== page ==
Wednesday, April 22, 2009

The "Cool" Factor vs. the Sacred Cows

Why are Some Brands "Cool?"*

Because they're like cows...outstanding in their field.

Seriously, part of the "cool factor" is uniqueness - the product isn't as necessary or as ubiquitous as a toaster. Toasters aren't cool, but most of us own one. Ho hum. Makes great toast, but it's about as cool as your grandmother, who probably made even better toast.

Another aspect of "cool," I think, revolves around our need to rebel against the establishment, coupled with our instinctive urge to cheer for the underdog - Apple the upstart vs. Microsoft the monolith. Isn't David cooler than Goliath? Microsoft and HP were cooler when they operated out of someone's garage.

Real "cool" doesn't try too hard to be cool - and it certainly doesn't toot its own horn and tell you how "cool" it is. It's the same with authors - I laugh when I hear someone describe their own work as "classic literature." That's not a genre; that's a label to be applied, posthumously, by literature critics. If you have to tell people you're cool, you're not. And just as anti-snobbery can be the worst form of snobbery, anti-cool tends to be cool. James Dean and Steve Urkel...now they're cool.

 

 

 

 

 

* Visit Mike C J, author of "Why are Some Brands Cool?" at Mike's Life. He's pretty cool, too.

5 comments:

  1. Thanks for the mention of my post, Holly. I like the notion that anti cool is cool. I'm old enough to remember the original Starsky & Hutch (I WAS a kid!) and Starsky was so uncool he was cool - at a time when we all wore flares, he was in drainpipes for example!

    Not sure I agree with utilitarian products not being cool - I should introduce you to my Bosch toaster sometime......

    Recent blog post: Why are Some Brands "Cool?"

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  2. LOL, Mike! Your Bosch toaster IS cool - the same way Steve Urkel and Volvo are cool. Safe, very retro, and solves a problem in a unique way.

    Recent blog post: The "Cool" Factor vs. the Sacred Cows

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  3. Interesting read, I will go check it out. Thanks for sharing.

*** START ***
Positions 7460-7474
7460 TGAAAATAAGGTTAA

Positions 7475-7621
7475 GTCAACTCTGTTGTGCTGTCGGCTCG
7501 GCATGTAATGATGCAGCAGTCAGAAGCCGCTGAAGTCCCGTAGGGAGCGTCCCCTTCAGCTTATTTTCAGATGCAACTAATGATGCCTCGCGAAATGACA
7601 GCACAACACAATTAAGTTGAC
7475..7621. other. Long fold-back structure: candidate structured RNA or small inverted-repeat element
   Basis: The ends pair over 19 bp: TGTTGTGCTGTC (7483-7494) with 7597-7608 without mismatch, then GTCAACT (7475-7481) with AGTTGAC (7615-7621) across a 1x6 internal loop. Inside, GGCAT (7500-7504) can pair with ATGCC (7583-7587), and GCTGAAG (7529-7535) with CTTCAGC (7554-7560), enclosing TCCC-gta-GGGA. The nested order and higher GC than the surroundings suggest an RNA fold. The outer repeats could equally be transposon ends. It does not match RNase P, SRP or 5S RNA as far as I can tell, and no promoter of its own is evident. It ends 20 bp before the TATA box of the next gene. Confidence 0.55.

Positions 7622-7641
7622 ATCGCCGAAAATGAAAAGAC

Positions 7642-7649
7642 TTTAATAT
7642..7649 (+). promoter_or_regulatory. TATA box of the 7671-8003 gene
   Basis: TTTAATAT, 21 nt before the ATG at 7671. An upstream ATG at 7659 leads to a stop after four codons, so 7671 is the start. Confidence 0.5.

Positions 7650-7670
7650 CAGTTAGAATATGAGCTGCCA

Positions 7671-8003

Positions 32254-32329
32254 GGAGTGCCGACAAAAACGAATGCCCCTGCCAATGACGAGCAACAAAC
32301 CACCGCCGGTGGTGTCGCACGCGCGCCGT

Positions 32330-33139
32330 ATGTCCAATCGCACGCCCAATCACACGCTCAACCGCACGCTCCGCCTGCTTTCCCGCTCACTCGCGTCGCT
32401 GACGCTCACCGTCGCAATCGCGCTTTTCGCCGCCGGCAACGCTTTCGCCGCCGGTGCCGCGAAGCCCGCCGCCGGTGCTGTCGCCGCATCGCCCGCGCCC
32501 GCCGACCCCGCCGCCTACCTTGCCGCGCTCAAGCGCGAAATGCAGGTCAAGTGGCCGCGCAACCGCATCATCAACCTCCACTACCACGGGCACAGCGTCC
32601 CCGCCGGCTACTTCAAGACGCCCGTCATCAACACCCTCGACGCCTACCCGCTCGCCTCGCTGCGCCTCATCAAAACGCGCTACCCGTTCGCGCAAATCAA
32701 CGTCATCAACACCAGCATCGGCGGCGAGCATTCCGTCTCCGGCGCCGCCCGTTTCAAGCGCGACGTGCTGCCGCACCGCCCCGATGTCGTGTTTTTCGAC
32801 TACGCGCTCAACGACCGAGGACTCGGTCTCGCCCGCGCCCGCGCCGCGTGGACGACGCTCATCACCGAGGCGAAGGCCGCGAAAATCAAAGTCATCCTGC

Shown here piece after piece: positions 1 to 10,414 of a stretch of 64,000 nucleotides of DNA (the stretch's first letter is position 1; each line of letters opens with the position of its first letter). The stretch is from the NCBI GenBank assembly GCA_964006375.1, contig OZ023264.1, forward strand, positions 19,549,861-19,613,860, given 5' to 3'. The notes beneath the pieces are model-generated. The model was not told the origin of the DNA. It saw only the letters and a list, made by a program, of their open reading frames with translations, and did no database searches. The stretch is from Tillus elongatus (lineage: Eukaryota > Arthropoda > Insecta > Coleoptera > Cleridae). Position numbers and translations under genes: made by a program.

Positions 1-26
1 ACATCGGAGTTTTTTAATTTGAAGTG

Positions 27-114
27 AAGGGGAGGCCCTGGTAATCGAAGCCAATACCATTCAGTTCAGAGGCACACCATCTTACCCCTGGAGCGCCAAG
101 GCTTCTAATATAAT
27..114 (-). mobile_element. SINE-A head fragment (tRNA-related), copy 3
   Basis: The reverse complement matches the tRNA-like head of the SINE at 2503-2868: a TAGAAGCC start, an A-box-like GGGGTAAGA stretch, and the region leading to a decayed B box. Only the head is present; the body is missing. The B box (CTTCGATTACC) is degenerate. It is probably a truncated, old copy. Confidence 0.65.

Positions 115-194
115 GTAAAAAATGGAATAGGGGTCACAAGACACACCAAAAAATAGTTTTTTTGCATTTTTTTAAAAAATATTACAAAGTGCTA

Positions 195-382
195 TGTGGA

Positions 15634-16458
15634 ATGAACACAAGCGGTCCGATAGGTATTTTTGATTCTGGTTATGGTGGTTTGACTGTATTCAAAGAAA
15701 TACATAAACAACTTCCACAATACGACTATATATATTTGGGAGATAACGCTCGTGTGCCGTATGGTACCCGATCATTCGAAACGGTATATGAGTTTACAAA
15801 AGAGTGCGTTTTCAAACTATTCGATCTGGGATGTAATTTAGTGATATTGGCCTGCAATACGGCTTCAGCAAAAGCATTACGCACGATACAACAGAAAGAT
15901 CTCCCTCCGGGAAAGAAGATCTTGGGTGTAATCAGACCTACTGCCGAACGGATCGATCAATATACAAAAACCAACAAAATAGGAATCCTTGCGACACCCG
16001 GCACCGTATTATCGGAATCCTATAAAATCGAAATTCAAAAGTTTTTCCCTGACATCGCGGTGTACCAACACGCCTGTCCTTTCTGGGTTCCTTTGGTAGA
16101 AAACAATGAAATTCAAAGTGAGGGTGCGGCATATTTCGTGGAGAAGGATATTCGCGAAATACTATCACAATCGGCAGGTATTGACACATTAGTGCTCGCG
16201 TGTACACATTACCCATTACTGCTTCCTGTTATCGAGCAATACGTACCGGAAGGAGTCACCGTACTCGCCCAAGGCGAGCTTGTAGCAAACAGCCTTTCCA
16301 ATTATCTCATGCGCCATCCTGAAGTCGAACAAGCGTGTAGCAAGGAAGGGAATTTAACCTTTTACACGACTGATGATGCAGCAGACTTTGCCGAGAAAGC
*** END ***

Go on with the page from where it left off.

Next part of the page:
Recent blog post: A Blast From The Past

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  4. I love the part when you said being cool doesn't try too hard. And that tooting one's horn is uncool. That's a one-two punch and that's cool. ",)

    You've a great comment widget here. Never thought I'd see the day when CommentLuv goes to blogspot users. Obviously, they do. I wonder how you do it. Ahem. The old way of doing it at blogspot makes me feel like I'm blogging from an old garage. ",)

    Holly, thank you very much for visiting my quiet neck of the woods. Very much appreciated.

    Recent blog post: The Lost Art of Being Silly

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  5. Thanks, Jan!

    When I was a kid, I went to New York with my grandfather. He took me to dinner at the Park Lane, and I had not packed clothes suitable for an elegant restaurant. I was 13 at the time, but felt I should have been dressed in a little black dress and diamonds. We had a wonderful dinner, but I confessed to my mom, later, how embarrassed I was. She laughed and said, "Look, you should've just walked in there with your head held high and felt like you OWNED the place." My grandfather was a regular customer there, and they knew him well. HE wasn't embarrassed to be seen there with me, no matter what I wore. I should've just had fun and enjoyed the moment. It wasn't until I was 33, having my birthday at Ruth's Chris, that it all clicked into place. I was contented, happy, surrounded by family, watching my not-quite-one-year-old son tasting morsels of filet mignon and seared Ahi tuna from a white tablecloth, enjoying compliments from the manager on how well behaved my children were that I finally "got it" on a gut level. The icing on the cake was learning that the lobster in the tank and I were probably just about the same age...

    The lobster was decidedly cool.



    Recent blog post: Relay for Life

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